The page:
7.4.3.1.1 The Transport Layer uniquely identifies each session entity by its transport-address. When providing the connectionless-mode service, the Transport Layer provides a connectionless-mode service which maps a request for transmission of a transport-service-data-unit onto a request to the connectionless-mode network-service. In connection-mode, the transport-service provides the means to establish, maintain, and release transport-connections. Transport-connections provide duplex transmission between a pair of session-entities (through transport-SAPs).

The ISO definition of the OSI model is the definition of the OSI model. Anybody else who writes anything that disagrees with the ISO definition is making up something that is not the OSI model. Just because it is published in a web page does not make it true. It is true only if it agrees with the ISO definition of the OSI model.


Edit:

I found a paper that lays out the update discussions to the original OSI model. It appears that in the original model, there was no connectionless mode, even in the Network Layer. In any case, this was all hashed out well before the Internet went commercial in 1995, and any web sites that claim the Transport Layer cannot use connectionless protocols are simply incorrect. The current OSI model, available since before the Internet went commercial, has always included the connectionless mode. It's like reading the reports by doctors from the 1940s and 1950s claiming that smoking is good for you. I know people who still quote those doctor recommendations. Networking moves orders of magnitude faster than medicine, and the original OSI model was out of date before the Internet went commercial; it has been obsolete for 24 years. and anyone who cares about the original version far out of touch with reality.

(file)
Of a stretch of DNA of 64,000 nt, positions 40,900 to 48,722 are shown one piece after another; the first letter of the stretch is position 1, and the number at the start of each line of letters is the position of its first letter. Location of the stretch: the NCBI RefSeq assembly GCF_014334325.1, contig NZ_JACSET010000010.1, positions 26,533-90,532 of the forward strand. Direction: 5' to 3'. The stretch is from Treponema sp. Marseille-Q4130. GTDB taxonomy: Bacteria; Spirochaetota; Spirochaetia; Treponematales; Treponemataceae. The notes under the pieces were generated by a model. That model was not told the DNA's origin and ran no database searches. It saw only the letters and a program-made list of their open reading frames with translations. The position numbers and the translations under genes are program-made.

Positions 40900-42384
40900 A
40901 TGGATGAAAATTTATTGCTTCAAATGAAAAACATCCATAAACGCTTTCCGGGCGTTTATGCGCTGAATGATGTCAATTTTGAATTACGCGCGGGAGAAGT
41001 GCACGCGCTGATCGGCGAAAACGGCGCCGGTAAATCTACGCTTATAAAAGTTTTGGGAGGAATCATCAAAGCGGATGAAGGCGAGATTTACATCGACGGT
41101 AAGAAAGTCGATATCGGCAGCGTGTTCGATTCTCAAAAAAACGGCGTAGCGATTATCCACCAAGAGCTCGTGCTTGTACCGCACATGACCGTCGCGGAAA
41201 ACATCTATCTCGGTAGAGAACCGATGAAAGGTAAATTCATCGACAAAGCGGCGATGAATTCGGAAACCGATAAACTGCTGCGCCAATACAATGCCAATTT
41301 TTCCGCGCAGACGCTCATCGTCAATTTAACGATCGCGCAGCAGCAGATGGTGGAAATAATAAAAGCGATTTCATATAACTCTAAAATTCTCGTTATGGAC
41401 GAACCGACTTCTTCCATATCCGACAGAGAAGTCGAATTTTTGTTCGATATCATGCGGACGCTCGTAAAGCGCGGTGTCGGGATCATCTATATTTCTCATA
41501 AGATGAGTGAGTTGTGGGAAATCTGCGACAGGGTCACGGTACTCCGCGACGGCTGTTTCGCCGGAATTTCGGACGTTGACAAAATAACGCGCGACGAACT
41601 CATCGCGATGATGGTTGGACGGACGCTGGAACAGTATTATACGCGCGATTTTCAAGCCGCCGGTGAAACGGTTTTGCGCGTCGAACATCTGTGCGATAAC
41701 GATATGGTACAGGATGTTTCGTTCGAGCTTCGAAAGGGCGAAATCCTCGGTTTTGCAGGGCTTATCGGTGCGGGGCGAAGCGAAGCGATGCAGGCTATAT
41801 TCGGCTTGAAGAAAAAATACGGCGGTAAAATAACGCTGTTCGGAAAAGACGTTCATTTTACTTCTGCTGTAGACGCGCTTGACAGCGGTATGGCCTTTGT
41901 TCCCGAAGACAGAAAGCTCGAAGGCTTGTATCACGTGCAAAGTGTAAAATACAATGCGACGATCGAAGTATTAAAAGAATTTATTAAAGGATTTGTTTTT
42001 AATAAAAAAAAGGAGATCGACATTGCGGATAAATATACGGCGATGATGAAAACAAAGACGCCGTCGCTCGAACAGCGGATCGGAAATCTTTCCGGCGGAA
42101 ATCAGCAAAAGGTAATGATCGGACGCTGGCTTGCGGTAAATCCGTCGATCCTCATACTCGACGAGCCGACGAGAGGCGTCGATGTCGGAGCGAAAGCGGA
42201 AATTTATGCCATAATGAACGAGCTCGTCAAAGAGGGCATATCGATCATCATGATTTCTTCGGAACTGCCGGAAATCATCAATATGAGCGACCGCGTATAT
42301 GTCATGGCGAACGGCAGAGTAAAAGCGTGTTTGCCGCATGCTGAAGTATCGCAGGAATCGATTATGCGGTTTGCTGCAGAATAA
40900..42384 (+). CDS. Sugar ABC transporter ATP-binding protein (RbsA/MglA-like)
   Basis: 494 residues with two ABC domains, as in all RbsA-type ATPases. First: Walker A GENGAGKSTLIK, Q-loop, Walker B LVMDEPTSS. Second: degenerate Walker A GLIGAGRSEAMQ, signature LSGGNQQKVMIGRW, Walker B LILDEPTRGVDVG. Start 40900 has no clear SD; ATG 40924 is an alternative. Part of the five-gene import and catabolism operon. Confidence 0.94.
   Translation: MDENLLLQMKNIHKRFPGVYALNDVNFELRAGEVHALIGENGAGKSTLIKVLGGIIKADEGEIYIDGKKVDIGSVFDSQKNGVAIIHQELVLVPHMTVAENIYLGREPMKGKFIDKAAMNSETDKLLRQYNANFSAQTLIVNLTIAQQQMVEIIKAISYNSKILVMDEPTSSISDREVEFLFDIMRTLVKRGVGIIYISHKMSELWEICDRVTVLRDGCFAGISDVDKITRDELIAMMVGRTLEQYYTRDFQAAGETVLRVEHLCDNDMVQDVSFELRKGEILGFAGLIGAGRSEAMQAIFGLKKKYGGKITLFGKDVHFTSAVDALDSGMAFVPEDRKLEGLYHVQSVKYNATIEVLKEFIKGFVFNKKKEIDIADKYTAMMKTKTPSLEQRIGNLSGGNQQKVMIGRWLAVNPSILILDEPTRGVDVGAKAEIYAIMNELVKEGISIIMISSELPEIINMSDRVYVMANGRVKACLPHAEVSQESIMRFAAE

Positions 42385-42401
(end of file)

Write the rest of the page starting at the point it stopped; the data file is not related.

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If I understand your question correctly, Yes OSI layer allows connectionless communication OSI model defines the layers in the network model. But it dooes not specify if the the layers should or should not be connectionless.

As you are specificially asking for Layer 4.

UDP is connectionless. Also, It defines the layers and not the protocol to be used in those layers. Theoretically you can design your own protocol that works at the transport layer that may or may not be connectionless.

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The models are ways of providing a framework/definition of abstract concepts. The reality of implementations don't (and sometimes can't) follow the constraints of the models.

Does the OSI model support connectionless communication in the transport layer?

I think you answered your own question as you quoted the relevant section of the ISO/IEC 7498-1:1994(E) standard.

But many web pages (1060 google results) have this sentence:

"but only connection-oriented communication in the transport layer"